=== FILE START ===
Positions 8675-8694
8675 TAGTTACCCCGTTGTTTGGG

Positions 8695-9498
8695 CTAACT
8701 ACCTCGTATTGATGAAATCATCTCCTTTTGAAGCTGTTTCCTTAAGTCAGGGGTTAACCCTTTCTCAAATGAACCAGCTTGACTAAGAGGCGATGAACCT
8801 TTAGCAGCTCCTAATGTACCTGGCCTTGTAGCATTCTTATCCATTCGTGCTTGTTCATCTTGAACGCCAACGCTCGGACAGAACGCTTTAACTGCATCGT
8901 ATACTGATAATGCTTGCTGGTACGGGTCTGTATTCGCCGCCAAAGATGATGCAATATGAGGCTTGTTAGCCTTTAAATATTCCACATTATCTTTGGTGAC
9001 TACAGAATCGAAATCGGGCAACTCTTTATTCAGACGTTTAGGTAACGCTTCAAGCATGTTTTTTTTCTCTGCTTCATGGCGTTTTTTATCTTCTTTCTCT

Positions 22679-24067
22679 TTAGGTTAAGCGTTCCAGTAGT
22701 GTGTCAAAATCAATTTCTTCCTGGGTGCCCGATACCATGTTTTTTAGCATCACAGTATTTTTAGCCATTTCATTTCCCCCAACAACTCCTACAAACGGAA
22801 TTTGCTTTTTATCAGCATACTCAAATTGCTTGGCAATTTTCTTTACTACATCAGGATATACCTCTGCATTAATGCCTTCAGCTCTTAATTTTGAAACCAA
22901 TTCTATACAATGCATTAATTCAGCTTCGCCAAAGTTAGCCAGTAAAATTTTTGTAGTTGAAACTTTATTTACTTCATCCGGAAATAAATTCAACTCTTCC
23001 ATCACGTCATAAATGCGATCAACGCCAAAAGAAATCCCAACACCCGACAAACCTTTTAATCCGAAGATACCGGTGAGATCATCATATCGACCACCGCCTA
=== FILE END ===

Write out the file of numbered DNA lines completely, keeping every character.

Positions 8675-8694
8675 TAGTTACCCCGTTGTTTGGG

Positions 8695-9498
8695 CTAACT
8701 ACCTCGTATTGATGAAATCATCTCCTTTTGAAGCTGTTTCCTTAAGTCAGGGGTTAACCCTTTCTCAAATGAACCAGCTTGACTAAGAGGCGATGAACCT
8801 TTAGCAGCTCCTAATGTACCTGGCCTTGTAGCATTCTTATCCATTCGTGCTTGTTCATCTTGAACGCCAACGCTCGGACAGAACGCTTTAACTGCATCGT
8901 ATACTGATAATGCTTGCTGGTACGGGTCTGTATTCGCCGCCAAAGATGATGCAATATGAGGCTTGTTAGCCTTTAAATATTCCACATTATCTTTGGTGAC
9001 TACAGAATCGAAATCGGGCAACTCTTTATTCAGACGTTTAGGTAACGCTTCAAGCATGTTTTTTTTCTCTGCTTCATGGCGTTTTTTATCTTCTTTCTCT

Positions 22679-24067
22679 TTAGGTTAAGCGTTCCAGTAGT
22701 GTGTCAAAATCAATTTCTTCCTGGGTGCCCGATACCATGTTTTTTAGCATCACAGTATTTTTAGCCATTTCATTTCCCCCAACAACTCCTACAAACGGAA
22801 TTTGCTTTTTATCAGCATACTCAAATTGCTTGGCAATTTTCTTTACTACATCAGGATATACCTCTGCATTAATGCCTTCAGCTCTTAATTTTGAAACCAA
22901 TTCTATACAATGCATTAATTCAGCTTCGCCAAAGTTAGCCAGTAAAATTTTTGTAGTTGAAACTTTATTTACTTCATCCGGAAATAAATTCAACTCTTCC
23001 ATCACGTCATAAATGCGATCAACGCCAAAAGAAATCCCAACACCCGACAAACCTTTTAATCCGAAGATACCGGTGAGATCATCATATCGACCACCGCCTA